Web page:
Old Oaken Bucket still top prize for Hoosiers, Boilermakers

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              Indiana quarterback Peyton Ramsey (12) tries to recover a fumble after being hit by Michigan linebacker Josh Uche (6) during the second half of an NCAA college football game, Saturday, Nov. 23, 2019, in Bloomington, Ind. Michigan won 39-14. (AP Photo/Darron Cummings)
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Indiana already has a postseason ticket. Purdue’s latest loss sealed its fate.

For the first time in five years, Saturday’s Old Oaken Bucket game will be all about the rivalry, bragging rights and the trophy — nothing more.

“I think whether it’s football, basketball, any sport, it’s a lot of fun when you have these types of games,” Purdue coach Jeff Brohm said Monday. “When it’s the last game of the year, especially the last two years when something was riding on it for both teams, it meant a lot, made for some good games. We’re hopeful that we can do our part this year, come out and compete.”

The Boilermakers (4-7, 3-5 Big Ten) certainly have done some of their best work under Brohm against their in-state rival. Purdue earned bowl bids each of the past two seasons by winning the Bucket and simultaneously knocking Indiana out of the postseason picture both times.

That doesn’t mean the stakes won’t be high.

Some in Bloomington recount stories of former coach Lee Corso asking his players every day what they did to beat Purdue.

It’s why wins and losses in this series often coincide with coaches’ fates. why each new coaching hire addresses the need to win the prized trophy during their introductory speech and why this game matters regardless of circumstances.

“It’s personal,” Hoosiers coach Tom Allen said. “I was raised in this state. I understand it. I watched many of (these games) over the years. I know how important it is to our university, our fan base, our former players, everybody that is part of Indiana.”

For the Hoosiers, a win Saturday could add another key line to a resume that is far from perfect.

Since ending their 25-year drought of appearing in the Top 25, Indiana (7-4, 4-4) failed to upset a top-10 foe for the first time since 1987 and last weekend failed to snap 16-game losing streak against ranked opponents. This week, they are seeking their first eight-win season since 1993 while making a case to play in the most prestigious bowl game it can find.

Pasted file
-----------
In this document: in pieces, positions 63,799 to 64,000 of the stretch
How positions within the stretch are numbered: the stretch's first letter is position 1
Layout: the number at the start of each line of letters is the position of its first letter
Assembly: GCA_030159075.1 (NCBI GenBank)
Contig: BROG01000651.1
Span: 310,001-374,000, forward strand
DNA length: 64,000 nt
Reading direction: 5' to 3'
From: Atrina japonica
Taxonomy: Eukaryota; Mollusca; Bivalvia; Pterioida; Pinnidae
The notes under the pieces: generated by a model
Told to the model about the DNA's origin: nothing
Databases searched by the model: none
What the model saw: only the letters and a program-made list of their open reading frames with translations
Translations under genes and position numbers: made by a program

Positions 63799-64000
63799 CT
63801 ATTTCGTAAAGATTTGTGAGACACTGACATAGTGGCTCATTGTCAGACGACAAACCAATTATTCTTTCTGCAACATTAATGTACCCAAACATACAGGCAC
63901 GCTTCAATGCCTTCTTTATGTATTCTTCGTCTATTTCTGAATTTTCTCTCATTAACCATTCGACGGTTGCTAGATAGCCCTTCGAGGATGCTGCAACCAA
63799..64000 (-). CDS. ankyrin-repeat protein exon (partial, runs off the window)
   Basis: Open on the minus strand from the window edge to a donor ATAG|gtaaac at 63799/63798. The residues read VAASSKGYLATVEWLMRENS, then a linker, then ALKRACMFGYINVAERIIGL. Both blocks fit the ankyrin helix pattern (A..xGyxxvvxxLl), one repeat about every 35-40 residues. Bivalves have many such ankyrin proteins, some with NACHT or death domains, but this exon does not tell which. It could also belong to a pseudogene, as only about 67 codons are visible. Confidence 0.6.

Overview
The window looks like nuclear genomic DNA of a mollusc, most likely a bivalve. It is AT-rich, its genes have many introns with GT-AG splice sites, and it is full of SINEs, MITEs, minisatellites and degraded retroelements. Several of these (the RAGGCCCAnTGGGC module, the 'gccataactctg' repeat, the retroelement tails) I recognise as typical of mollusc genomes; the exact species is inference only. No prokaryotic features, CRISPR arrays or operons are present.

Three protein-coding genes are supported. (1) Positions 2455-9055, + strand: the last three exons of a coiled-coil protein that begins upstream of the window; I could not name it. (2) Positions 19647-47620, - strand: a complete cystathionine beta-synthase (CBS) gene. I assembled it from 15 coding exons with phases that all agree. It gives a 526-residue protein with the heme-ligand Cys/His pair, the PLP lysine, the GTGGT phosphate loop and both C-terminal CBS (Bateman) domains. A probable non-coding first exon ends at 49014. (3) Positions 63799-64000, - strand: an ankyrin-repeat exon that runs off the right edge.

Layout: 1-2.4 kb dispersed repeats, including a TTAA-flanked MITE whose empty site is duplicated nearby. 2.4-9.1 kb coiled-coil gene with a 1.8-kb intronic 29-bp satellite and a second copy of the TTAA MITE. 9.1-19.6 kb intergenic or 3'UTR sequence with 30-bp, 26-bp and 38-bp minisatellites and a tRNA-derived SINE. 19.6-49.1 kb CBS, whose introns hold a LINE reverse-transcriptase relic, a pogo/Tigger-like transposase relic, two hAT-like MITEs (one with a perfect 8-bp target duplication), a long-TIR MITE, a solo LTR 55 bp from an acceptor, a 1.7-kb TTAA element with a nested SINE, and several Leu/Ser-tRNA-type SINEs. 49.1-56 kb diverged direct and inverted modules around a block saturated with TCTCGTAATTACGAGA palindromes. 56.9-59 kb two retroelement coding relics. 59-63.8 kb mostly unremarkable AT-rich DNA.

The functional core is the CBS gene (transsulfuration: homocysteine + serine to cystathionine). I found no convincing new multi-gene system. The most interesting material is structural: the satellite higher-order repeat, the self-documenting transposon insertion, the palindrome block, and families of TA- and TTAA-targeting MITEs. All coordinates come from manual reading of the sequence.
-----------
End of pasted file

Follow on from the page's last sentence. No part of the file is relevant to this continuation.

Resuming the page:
Indiana also appears to be healthier than Purdue.

Allen said quarterback Peyton Ramsey practiced Monday after taking a hit in the ribs last weekend and should play against Purdue. Receiver Whop Philyor also is expected to return after suffering a head injury against Penn State, which forced him to miss the Michigan game. Decisions on left tackle Matthew Bedford and running back Stevie Scott III, who suffered lower leg injuries on the same play against the Wolverines, aren’t expected until later this week.

“Nothing longer term for those guys,” Allen said. “We’re waiting to see if we could get them back. That would be the hope.”

Purdue’s injury situation is worse.

Starting quarterback Elijah Sindelar (broken left collarbone) hasn’t played since the conference opener and hasn’t even decided if he will participate in the Senior Day activities. He still has another year of eligibility. Sindelar’s replacement, Jack Plummer, won’t play because of a broken right ankle. Brohm declined to rule out All-American receiver Rondale Moore (hamstring) or defensive tackle Lorenzo Neal (knee) though Neal hasn’t played this season and Moore hasn’t played since Week 4.

That’s not the way either team wanted to head into Saturday.

But both coaches insist it won’t detract from the game.

“The journey to get better starts today,” Brohm said. “That means we’ve got to do everything in our power to come out and play well on Saturday.”